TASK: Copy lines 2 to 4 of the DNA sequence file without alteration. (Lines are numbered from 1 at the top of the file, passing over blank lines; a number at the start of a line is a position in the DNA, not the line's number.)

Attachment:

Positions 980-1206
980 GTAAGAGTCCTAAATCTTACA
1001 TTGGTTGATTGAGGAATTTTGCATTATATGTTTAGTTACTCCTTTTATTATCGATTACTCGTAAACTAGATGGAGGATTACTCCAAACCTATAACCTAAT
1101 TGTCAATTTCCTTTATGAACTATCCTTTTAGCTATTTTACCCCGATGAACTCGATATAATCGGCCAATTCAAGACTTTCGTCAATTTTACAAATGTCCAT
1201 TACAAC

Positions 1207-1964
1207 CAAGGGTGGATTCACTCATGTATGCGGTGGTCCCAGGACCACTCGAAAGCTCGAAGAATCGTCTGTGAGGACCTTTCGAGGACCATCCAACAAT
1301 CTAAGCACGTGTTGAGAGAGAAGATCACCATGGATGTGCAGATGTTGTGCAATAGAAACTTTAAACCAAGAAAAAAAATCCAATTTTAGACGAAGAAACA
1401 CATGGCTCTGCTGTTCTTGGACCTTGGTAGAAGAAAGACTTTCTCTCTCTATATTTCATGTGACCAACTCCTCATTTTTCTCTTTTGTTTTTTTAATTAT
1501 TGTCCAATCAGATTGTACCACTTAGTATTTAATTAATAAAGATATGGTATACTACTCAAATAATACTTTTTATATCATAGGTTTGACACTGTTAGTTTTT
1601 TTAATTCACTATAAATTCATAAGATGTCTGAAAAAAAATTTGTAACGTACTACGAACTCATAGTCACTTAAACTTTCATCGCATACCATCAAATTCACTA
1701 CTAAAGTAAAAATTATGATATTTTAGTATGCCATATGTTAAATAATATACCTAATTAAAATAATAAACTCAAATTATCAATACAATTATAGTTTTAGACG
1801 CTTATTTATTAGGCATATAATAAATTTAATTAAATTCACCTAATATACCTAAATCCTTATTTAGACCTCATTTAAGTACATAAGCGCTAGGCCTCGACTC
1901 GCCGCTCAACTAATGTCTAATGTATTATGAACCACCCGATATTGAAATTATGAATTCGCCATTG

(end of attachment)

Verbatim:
980 GTAAGAGTCCTAAATCTTACA
1001 TTGGTTGATTGAGGAATTTTGCATTATATGTTTAGTTACTCCTTTTATTATCGATTACTCGTAAACTAGATGGAGGATTACTCCAAACCTATAACCTAAT
1101 TGTCAATTTCCTTTATGAACTATCCTTTTAGCTATTTTACCCCGATGAACTCGATATAATCGGCCAATTCAAGACTTTCGTCAATTTTACAAATGTCCAT